"I was having success," Stanford said. "And so I started to kind of really embody that role. I understood that if this is what keeps me in the NFL, I want to do the best I can to excel at it."

While that was Stanford's mindset, he was pressed into the starting lineup when needed. He stepped in admirably for Darron Lee three consecutive games in 2016. And against Kansas City in Week 13 at MetLife Stadium the following season, when he played every defensive snap as well as half of the ones on special teams in the 38-31 victory.

"There were times where I was matched up with (Chiefs tight end) Travis Kelce, and obviously he's a great player," Stanford said. "So that was a tough challenge and think I had a pretty good game. It was really an opportunity for me to kind of showcase what I could do on the bigger stage besides special teams, which is something that people knew that I could do. It was an opportunity for me to really solidify myself, I would say, as a linebacker. It helped me to propel my career further along, and kind of showcase value as well."

Following his time with the Jets, Stanford went on to play for Buffalo, Carolina and Baltimore. What makes him most proud of his career?

"Eleven years total for an undrafted player, let alone any player, there's not many guys who reach that point," he said. "I guess it can just be attested to the mindset, kind of understanding the business. It's a number of other different things. And just being able to say you've done something that most haven't done in that business."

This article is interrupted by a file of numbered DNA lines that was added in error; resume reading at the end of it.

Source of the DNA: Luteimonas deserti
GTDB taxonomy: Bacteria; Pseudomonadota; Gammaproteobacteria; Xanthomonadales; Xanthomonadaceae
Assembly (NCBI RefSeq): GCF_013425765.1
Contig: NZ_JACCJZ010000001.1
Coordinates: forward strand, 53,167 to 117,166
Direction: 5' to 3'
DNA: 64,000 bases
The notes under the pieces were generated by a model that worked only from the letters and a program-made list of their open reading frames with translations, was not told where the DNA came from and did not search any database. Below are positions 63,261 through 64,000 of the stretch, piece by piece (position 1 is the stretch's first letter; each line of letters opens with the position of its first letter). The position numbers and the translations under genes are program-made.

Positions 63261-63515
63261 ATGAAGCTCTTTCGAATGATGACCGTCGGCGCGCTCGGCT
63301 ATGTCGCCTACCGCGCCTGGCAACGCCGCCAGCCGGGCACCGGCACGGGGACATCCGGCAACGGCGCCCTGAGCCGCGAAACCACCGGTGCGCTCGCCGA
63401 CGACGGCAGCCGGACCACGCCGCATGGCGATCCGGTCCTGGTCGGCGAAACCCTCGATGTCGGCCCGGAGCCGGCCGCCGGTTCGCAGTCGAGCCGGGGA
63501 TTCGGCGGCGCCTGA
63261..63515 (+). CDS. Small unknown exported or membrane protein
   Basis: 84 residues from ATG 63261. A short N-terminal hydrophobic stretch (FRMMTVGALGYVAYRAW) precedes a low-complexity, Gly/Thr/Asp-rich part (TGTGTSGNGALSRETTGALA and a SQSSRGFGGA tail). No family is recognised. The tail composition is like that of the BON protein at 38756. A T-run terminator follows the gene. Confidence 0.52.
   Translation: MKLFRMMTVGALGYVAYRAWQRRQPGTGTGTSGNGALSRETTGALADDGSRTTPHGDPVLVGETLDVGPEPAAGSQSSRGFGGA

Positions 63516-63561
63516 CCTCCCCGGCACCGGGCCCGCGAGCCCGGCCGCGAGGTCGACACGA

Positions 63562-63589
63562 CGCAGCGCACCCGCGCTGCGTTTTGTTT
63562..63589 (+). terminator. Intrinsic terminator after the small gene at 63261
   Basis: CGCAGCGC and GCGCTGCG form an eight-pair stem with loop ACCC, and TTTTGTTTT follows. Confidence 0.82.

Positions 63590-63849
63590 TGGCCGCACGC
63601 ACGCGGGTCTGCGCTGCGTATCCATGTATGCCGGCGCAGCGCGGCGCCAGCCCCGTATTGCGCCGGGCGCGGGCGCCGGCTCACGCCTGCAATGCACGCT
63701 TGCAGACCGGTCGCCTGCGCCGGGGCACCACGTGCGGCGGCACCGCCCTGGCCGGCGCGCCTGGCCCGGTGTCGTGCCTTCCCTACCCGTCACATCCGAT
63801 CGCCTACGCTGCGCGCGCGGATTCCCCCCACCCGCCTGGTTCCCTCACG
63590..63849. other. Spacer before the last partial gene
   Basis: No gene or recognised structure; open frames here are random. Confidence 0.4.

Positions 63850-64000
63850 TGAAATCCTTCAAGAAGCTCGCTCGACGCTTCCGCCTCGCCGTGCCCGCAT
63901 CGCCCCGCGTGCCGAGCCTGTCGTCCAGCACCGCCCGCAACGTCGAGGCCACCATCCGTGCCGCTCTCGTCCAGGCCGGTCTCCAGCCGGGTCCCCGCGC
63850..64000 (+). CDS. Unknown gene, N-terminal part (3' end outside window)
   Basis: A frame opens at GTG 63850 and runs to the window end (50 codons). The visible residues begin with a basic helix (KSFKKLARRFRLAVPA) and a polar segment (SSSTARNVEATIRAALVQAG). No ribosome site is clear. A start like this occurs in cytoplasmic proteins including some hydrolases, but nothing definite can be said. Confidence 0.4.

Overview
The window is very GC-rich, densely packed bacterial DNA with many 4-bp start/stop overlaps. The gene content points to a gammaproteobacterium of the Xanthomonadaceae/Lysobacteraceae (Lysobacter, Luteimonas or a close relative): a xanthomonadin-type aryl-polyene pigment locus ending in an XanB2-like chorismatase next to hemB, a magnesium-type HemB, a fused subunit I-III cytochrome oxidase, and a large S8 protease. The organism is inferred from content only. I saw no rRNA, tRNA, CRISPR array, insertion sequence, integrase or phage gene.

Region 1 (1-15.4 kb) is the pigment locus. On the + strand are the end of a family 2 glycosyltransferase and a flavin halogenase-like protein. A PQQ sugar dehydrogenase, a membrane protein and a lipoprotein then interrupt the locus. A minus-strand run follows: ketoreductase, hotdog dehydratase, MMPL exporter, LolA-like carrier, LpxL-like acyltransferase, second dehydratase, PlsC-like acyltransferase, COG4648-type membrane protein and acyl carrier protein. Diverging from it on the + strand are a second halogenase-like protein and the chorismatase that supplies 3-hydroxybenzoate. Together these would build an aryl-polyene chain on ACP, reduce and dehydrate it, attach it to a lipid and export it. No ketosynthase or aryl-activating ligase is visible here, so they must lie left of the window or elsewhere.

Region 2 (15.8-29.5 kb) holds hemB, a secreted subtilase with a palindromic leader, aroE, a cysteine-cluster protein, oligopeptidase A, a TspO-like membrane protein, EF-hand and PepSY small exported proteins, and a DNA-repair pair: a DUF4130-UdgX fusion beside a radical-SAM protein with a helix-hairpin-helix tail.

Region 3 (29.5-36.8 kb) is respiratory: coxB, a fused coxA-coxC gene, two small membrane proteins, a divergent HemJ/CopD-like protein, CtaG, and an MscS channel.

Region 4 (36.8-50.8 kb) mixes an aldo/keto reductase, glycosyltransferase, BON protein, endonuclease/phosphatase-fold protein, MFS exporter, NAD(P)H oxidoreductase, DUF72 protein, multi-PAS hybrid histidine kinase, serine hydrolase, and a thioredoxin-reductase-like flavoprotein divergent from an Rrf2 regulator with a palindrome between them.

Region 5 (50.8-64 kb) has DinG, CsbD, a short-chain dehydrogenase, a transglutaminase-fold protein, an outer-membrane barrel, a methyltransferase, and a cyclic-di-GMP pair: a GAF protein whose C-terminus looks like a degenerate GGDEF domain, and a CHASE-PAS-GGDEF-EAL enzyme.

Now retired from the game, Stanford has gotten into the real estate investing business. And he's also in talks with a franchise and exploring the possibility of opening a fitness studio.

"I'm still doing my due diligence with the financial documents that I was given, and confirm that I want to go with this specific franchise," Stanford said. "But from the time that I sign the documents to the time it's opened, I believe should be maybe 12 to 16 months."

Making their home in Connecticut, Stanford and his wife, Tiffany, have a 2-year-old daughter, Jordan.

"The last year, I've kind of taken some time to really enjoy my family," Stanford said. "My daughter, at an infant to toddler age, is pretty demanding in terms of time. Things worked out where I was able to have more time since I wasn't playing anymore. Playing in the NFL is very demanding and you miss out on a lot of things with your family. So I definitely took that time to enjoy her."

And besides being a husband and dad, Stanford accepts the responsibility and realizes that he is looked at as a role model for what he has accomplished.

"My story, which is one of a road less traveled, is something that will resonate with a lot of people, a lot more student-athletes Because I was undrafted, because I went to a smaller college that was not normally known for football, I think it could give hope. It speaks to a lot of kids who maybe are in similar situations to myself," Stanford said.

"It's actually nice to be in the position I'm in, to have been able to play 11 years at the highest level. To have so many youths kind of look up to you, and you be on that platform. So to me, it's very, very humbling. You want to do right because there's so many looking up to you. It's a very unique situation to be in, and it's something that I don't take lightly or for granted."